The research methodology used first dealt with the identification of the research topic, which is the issue of digital piracy in the twenty first century. Next, the authors had to perform the identification of the research type as it would aid shape the format that the study would take. Descriptive research was used to explore the topic of digital piracy as it deals with the use of case studies. In this research, the fifty eight countries used acted as the basis of the case study and the issue of piracy was thoroughly investigated in the identified regions. After the topic had been acquired, research questions were formulated and the information sources identified too. Earlier in this discussion we have identified the seven research questions that were formulated. With this, information had to be sourced to act as the basis for the arguments formulation as well as a scientific and mathematical backup for the formulated hypotheses and inferences. This would infuse an element of credibility in the given premises. Data analysis and research findings are conducted within the various book chapters leaving room for recommendations and conclusions into the problem of digital piracy.

What errors or omissions are apparent?

            The book is a product of in-depth research and analysis and therefore the content is rich and credible in nature. The book has been thoroughly edited such that there are no instances of grammatical errors. The planning has been done in an orderly manner allowing the flow of ideas from the introduction to the end of the book and this has checked data or information redundancy.

Does the author have a particular bias?

The authors have a particular bias towards software manufacturers at the expense of film and music industries that are also adversely affected by cases of digital piracy. This bias is created by the level of discussion accorded to software manufacturers. The fourth chapter of the book, Inside the Corporate Intellect: A Day at Microsoft, devotes the whole discussion into an analysis of the institution of Microsoft Office 2003 and the cases of piracy that have been recorded since its release in the digital market. No chapter has been accorded for a deep analysis of the film or music industry with reference to piracy issues. This is a clear indication of the bias that accords a higher value to software manufacturers. In addition to this, the authors in dealing with the overpricing of digital products steer clear from mentioning that software programs are overcharged. They have indicated this by the mention that compact discs in the market are overcharged since the market prices are twenty dollars yet they do not discuss the overpricing that the software manufacturers are conducting. For instance, the Photoshop program is priced at six hundred dollars yet such instances have not been discussed in the book.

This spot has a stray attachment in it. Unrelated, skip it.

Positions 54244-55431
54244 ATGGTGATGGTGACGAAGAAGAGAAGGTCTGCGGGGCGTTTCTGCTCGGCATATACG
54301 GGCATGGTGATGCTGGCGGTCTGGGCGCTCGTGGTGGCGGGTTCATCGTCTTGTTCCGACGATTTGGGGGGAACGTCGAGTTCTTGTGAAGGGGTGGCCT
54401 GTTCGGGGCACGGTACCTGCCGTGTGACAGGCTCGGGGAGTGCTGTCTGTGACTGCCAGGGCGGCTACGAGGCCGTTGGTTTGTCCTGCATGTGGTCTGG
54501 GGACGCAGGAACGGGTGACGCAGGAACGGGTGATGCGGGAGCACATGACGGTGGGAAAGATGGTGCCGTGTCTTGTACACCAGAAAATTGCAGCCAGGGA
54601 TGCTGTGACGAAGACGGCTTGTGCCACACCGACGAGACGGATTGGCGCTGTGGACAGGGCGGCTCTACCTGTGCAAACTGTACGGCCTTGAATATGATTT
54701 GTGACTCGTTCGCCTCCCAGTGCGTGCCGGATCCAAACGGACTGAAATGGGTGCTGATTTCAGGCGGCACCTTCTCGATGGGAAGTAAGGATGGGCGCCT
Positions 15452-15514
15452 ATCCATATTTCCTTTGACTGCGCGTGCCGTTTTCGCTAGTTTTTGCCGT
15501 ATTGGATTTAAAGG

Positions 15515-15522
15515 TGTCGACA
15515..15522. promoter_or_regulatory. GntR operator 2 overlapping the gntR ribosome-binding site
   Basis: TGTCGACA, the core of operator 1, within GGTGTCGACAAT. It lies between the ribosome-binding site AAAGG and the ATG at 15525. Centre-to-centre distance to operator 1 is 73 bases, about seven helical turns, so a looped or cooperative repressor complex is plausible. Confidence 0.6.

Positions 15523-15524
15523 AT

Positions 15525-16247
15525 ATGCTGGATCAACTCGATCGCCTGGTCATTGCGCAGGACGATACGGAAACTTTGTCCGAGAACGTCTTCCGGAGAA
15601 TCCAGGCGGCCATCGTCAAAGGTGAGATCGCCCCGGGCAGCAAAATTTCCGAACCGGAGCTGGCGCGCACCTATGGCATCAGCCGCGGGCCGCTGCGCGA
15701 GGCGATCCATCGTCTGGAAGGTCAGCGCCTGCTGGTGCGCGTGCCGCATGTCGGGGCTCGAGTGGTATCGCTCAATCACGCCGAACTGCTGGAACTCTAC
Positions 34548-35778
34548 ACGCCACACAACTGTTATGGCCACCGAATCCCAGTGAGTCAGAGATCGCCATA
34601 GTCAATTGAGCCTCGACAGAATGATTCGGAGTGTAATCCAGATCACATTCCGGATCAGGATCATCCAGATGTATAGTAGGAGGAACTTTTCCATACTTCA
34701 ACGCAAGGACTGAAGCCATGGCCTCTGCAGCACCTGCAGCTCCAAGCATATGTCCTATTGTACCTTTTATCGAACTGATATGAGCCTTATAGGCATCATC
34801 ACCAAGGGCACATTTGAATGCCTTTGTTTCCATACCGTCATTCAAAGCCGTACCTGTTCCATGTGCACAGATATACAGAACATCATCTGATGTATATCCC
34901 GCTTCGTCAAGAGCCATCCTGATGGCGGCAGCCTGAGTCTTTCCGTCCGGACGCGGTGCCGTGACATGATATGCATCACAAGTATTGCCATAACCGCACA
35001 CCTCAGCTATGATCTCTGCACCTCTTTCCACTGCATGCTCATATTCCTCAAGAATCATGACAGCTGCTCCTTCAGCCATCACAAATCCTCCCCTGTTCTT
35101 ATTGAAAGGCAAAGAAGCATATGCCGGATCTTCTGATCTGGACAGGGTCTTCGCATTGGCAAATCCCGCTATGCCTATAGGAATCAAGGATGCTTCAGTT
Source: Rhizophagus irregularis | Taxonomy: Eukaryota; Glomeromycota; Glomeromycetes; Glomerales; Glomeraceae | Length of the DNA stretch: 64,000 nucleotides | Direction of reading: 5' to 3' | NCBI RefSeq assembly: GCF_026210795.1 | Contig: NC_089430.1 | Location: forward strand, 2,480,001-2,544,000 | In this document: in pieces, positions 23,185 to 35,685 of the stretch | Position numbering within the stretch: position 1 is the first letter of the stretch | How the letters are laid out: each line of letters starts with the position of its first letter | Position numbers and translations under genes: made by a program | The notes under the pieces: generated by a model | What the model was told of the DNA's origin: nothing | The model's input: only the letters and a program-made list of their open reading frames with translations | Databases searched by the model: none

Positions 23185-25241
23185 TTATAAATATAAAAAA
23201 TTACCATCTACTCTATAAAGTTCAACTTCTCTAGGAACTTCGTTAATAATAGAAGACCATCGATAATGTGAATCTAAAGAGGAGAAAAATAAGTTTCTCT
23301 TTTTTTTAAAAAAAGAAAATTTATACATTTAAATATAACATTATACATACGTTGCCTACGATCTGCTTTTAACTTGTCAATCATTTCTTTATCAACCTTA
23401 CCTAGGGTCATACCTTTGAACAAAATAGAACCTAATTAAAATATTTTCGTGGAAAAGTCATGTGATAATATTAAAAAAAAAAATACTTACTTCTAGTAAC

Students must take a stance on whether they agree or not with the conclusions

The last chapter in the book is dedicated to the lessons that the authors arrive to at the end of the discussion. With the level of research dedicated into the book, I strongly agree with the conclusive statements given at the end of the book. The lessons covered are nine in number with the first arguing that the war concerning digital piracy can never be won by a single group of the players that are involved. The second lesson takes the position that copy right laws will never be scraped off the trade system while the third lesson asserts that the healthy consumer and provider relationship, which had been achieved in the past, has been distorted by the element of piracy in the trade chain. The fourth lesson posits that capitalistic tendencies are the key to the achievement of property rights in today’s business world whereas the inadequacies that make law ineffective towards piracy elimination are discussed in lesson number five. The sixth lesson identifies the advent of globalization as the common factor that has linked piracy activities on an international level. Being a student, I related to lesson number seven that argues for the decriminalization of children from piracy acts. The eighth lesson is founded on the tit-for-tat tenet with the advice that for piracy to be eliminated, individuals have to play their refraining roles, while the last lesson engages the moral facet of piracy into the problem of piracy. However, the lessons are flexible in that they do not coerce the reader into the way forward; rather, the reader is left to make the choice that he/she deems the best regarding digital piracy. It serves the purpose of information impartation and empowerment.